(ATTN: UPDATES with additional information, more background in paras 5-7)
By Byun Duk-kun
WASHINGTON, June 15 (Yonhap) -- Strict and continued enforcement of sanctions on North Korea while also seeking to engage with the reclusive state diplomatically are important to the denuclearization of the Korean Peninsula, the nominee for U.S. assistant secretary of state for East Asian and Pacific affairs said Tuesday.
Daniel Kritenbrink also said he would try to find ways to further strengthen sanctions on the North if confirmed.
"As I noted at the outset, the Biden-Harris administration is committed to the denuclearization of the Korean Peninsula. And, if confirmed, I would support an approach that relies both on sanctions enforcement and deterrence, as well as a practical calibrated approach, open to diplomacy," he said in his confirmation hearing before the Senate Foreign Relations Committee.
"If confirmed, I would be delighted to learn more about the BRINK Act and how we can strengthen the sanctions regime, but Senator, I do agree enforcing the sanctions regime with the tools that we have...is vitally important to the denuclearization goals that we have," he said when asked about the possible role of the sanctions regime can play in putting pressure on North Korea.
The BRINK Act or Banking Restrictions Involving North Korea Act is a 2017 bill that sought to cut off the North's access to the international banking system, which was prompted by the death of a then 22-year-old U.S. student, Otto Warmbier, who died six days after he was released from the North after a yearlong detention on charges of stealing a propaganda poster.
The proposed bill failed to pass U.S. Congress.
North Korea still faces various U.S. and international sanctions, including those under U.N. Security Council resolutions, that prohibit U.N. members and their businesses from doing business with the North, especially in energy and arms-related areas.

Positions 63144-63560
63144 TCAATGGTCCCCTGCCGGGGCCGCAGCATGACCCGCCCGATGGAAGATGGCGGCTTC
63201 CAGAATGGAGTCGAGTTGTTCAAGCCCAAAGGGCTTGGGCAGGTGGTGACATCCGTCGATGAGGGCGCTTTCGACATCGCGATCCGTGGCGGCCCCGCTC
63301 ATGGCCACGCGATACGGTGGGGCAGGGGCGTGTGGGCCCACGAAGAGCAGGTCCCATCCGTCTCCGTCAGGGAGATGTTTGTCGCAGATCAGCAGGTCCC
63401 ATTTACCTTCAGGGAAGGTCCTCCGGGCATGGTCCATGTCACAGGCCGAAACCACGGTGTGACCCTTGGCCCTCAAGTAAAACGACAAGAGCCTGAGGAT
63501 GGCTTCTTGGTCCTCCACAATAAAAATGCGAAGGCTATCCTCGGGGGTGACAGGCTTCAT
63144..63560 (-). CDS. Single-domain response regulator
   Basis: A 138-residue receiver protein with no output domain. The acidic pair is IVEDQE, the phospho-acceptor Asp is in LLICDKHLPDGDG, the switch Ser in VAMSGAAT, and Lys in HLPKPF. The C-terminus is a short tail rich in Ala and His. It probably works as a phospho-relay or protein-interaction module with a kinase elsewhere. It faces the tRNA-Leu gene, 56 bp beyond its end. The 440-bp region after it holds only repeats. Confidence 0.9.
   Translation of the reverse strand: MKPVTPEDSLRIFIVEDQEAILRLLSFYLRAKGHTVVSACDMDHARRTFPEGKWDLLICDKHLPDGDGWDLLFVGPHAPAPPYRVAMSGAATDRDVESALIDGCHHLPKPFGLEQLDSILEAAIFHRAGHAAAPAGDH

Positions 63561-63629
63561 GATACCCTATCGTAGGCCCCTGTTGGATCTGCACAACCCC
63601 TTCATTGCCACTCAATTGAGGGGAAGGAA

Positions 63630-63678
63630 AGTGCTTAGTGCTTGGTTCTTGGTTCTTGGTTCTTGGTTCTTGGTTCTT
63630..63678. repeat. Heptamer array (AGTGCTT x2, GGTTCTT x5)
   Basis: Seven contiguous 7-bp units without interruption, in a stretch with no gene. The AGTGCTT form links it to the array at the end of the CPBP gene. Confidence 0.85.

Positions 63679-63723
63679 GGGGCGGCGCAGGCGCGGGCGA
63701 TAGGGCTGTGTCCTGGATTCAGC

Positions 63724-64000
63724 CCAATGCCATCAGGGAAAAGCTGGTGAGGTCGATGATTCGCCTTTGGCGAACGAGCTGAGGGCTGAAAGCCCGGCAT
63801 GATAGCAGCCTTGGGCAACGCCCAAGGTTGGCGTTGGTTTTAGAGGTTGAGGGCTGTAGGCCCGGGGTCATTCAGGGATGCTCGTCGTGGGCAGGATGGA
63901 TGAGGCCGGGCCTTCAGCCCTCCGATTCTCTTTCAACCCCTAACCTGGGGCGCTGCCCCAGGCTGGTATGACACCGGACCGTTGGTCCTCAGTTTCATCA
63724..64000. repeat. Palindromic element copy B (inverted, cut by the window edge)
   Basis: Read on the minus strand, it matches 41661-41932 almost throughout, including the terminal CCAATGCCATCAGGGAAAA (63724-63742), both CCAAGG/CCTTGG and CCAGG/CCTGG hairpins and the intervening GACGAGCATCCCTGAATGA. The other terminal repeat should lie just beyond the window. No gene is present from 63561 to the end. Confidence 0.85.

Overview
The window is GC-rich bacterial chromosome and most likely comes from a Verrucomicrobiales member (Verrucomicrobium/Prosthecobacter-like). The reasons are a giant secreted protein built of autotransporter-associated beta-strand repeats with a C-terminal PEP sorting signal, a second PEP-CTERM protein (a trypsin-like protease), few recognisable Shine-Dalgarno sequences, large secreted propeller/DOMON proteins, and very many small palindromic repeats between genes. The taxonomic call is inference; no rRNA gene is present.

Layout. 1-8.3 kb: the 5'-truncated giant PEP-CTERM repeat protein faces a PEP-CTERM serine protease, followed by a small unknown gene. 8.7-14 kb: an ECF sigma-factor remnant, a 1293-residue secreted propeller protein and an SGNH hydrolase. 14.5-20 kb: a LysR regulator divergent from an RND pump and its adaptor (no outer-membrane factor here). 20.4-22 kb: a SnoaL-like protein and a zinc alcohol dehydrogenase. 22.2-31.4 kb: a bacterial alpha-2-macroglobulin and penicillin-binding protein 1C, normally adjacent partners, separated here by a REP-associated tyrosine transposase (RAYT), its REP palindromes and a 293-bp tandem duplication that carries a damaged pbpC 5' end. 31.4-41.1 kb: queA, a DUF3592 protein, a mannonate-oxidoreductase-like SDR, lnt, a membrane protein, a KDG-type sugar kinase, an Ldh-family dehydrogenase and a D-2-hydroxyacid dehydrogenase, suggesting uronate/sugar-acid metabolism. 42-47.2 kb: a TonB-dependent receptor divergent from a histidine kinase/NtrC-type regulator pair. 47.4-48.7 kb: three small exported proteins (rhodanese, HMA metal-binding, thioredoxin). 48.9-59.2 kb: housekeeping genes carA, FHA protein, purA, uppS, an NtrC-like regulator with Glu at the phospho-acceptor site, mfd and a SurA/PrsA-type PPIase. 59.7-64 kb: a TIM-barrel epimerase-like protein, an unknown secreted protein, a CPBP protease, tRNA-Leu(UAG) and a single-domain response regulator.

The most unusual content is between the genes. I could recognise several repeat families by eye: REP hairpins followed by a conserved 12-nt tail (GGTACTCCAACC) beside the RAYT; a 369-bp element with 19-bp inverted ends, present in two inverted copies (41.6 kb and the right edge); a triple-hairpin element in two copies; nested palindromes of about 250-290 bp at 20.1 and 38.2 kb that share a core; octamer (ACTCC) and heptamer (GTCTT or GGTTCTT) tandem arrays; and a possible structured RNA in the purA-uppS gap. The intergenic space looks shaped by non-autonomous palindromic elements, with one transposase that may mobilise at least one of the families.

The Joe Biden administration sought to engage with Pyongyang in February, then again in April when its monthlong review of North Korea policy came to end.
North Korea reportedly remains unresponsive to the U.S. overtures.
The U.S. ambassador to Vietnam highlighted the importance of efforts to denuclearize the Korean Peninsula through diplomacy.
"President Biden has stated we remain committed to the complete denuclearization of the Korean Peninsula and will work with allies to address that threat through diplomacy and deterrence," he told the Senate committee in the hearing.
"If confirmed, I will work to ensure North Korea and others abide by UN Security Council resolutions while supporting a calibrated and practical diplomatic approach that prioritizes the security of the United States, our allies, and our deployed military forces," the nominee added.
Kritenbrink said strengthening U.S. alliances will be the first of his six priorities as an assistant secretary of state, which also include the complete denuclearization of the Korean Peninsula.
"Our network of alliances and partnerships is our greatest strategic asset, enabling us to pool our strengths to advance shared interests, deter common threats, and promote universal values -- including our commitment to a free and open Indo-Pacific that is rules-based and unconstrained by coercion," he said in his opening remarks submitted to the Senate Foreign Relations Committee.
"If confirmed, strengthening these relationships will be my top priority. The priority placed on our treaty alliances was demonstrated by President Biden's hosting of his Japanese and Republic of Korea counterparts in April and May," added Kritenbrink.
Biden hosted his South Korean counterpart, Moon Jae-in, in Washington on May 21, which marked his second in-person meeting with a foreign leader since taking office in January. Biden's first in-person summit was held in April with Japanese Prime Minister Yoshihide Suga.
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